Declaration of sovereignty - “Man cannot be, if not free”

This Wednesday, the Catalan Parliament is to approve a Declaration of Sovereignty that should build the foundations for the Catalan people's will to decide their own future without limitations. There is universal agreement among the real democracies throughout the world, by which a basic principle is the fact that democracy per se has no limit in its approach, as long as it is approved by a majority. It is debatable, depending on the subject, whether the majority is to be simple or qualified. But the Catalan Parliament intends to approve a declaration of intent, significant, but no further than that. It does certainly propound the greatest essence of democracy, the collective decision to exert the collective will to live as the people wish to.

As the Catalan poet Salvador Espriu said: “Man cannot be, if not free”. Are any further words necessary to understand this essence of Humanity? Well, this Wednesday in the Parliament of Catalonia we will see that there are still men and women who don't understand this and others who will deny it.

On one hand, there is the party in Government, CiU (pro-sovereignty Center-Right party), plus the leading party in opposition, ERC (pro-independence Social-Democrats). Together, they add up to more than a simple majority of 71 out of 135 representatives. Luckily, we can also add ICV (Eco-Socialists) and CUP (pro-independence Extreme Left). ICV is in favour of a confederate model, but has never denied the idea of “Man cannot be, if not free”. That is why they will definitely vote for the right to decide for any sovereignty model. In the end, we are talking about 84 representatives. I.e. almost two out of every three representatives will choose to call the Catalan people to freely decide their mid-term future, probably before 2014.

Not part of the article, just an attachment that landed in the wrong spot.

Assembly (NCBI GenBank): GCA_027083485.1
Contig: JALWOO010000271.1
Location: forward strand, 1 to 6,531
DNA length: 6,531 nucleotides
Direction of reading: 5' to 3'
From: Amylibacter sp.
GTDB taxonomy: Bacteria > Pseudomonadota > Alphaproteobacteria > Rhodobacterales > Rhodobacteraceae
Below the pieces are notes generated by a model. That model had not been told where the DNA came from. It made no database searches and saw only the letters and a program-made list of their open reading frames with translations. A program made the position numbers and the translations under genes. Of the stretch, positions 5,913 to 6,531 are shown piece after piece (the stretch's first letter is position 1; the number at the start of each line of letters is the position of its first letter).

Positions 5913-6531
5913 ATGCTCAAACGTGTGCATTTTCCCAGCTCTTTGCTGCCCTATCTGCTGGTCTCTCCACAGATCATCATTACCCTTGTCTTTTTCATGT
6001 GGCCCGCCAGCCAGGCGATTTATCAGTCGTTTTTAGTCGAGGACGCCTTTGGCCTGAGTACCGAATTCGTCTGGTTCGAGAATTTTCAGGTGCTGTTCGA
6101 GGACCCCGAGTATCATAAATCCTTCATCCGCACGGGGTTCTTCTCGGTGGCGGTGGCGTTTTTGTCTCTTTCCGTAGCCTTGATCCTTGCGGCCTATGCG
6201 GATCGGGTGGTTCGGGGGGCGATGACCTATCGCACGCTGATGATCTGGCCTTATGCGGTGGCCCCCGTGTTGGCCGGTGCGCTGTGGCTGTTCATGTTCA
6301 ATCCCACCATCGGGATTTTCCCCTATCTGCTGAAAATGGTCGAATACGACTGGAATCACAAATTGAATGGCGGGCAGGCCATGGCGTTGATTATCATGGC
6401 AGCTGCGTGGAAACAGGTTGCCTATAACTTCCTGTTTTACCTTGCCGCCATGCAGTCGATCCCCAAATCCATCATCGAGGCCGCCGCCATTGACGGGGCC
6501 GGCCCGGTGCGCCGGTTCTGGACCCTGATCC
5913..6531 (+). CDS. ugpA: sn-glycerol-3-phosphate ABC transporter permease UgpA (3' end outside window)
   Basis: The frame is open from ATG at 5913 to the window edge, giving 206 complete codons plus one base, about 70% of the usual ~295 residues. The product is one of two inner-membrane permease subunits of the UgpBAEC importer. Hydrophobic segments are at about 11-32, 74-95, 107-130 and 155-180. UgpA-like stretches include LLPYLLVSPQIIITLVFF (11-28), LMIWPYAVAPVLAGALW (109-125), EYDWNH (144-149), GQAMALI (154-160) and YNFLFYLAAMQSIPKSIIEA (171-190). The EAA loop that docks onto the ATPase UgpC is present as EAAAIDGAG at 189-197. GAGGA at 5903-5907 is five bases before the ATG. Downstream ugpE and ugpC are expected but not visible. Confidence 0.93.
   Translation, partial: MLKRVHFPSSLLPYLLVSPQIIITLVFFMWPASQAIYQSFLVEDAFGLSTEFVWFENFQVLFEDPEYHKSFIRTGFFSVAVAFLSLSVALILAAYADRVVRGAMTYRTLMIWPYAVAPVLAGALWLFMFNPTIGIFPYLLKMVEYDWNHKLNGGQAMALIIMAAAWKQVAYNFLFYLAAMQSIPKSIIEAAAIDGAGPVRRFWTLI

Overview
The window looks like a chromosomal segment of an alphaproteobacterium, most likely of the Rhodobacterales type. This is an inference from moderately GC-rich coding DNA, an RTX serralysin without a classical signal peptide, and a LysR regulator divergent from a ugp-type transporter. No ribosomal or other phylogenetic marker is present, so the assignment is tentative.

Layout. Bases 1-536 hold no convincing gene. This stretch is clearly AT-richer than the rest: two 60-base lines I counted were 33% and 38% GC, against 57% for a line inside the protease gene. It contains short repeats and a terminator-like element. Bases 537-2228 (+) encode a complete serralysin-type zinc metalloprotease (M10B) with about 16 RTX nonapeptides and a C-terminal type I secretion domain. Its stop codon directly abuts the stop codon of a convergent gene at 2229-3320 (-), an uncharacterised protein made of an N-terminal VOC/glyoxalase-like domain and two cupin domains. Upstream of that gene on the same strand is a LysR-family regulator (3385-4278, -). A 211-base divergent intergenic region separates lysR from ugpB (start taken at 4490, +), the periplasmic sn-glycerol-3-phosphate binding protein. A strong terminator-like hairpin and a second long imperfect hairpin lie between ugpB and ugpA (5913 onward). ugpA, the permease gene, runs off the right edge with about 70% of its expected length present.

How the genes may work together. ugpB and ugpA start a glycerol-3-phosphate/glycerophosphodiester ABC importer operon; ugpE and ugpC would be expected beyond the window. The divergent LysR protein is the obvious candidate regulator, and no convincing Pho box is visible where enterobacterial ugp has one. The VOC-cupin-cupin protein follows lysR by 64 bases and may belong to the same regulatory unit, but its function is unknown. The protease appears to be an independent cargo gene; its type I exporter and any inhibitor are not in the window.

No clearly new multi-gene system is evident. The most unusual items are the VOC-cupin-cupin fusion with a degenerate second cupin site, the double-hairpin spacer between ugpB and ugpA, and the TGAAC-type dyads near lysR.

On the other hand there is a very explicit block formed by the PP (the Spanish Government party) and C's (unionist party opposing the Catalan pro-independence process). They both deny Catalonia as a nation, also denying any recognition to the right to decide on anything without the explicit approval of Spain. It's important to know that Catalonia had the first proto-Parliament in Europe –the 9th Century Peace and Truce Assemblies– and started to celebrate their own Catalan Courts in the 13th century, before the concept of “Spain” arose. In fact, Spain as we know it was constitutionally established in 1812, almost a hundred years after the annihilation of Catalonia as a sovereign state by Phillip V of Castile.

But there is a third block in dispute, formed by the PSC (Spanish Social-Democrat). They don't deny the need to ask the Catalan people, but oddly enough deny the sovereign capacity to do so. I.e. they would approve a sovereignty declaration without recognising the capacity of the Catalan people to be sovereign. In fact, the PSC only recognises the sovereign capacity to the entity that upholds, either upfront or indirectly, that Catalonia has no right in this matter: Spain. Certainly, this is a political positioning that can be only understood by experts in Kafka.

It might be a good idea for those who still hesitate to read these two quotes from two Presidents of the USA, a nation which, by the way, decided to define itself as a people and rid itself of the British metropolis on the 4th of July, 1776 without discussing whether they were a sovereign subject or not. “The democratic aspiration is no mere recent phase in human history. It is human history”, said Franklin Delano Roosevelt. To conclude, another one from Theodor Roosevelt: “A great democracy must be progressive or it will soon cease to be a great democracy”. That's right, the Catalan Parliament will decide to progress so as not to cease being a great democracy.
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David de Montserrat
Journalist and Writer

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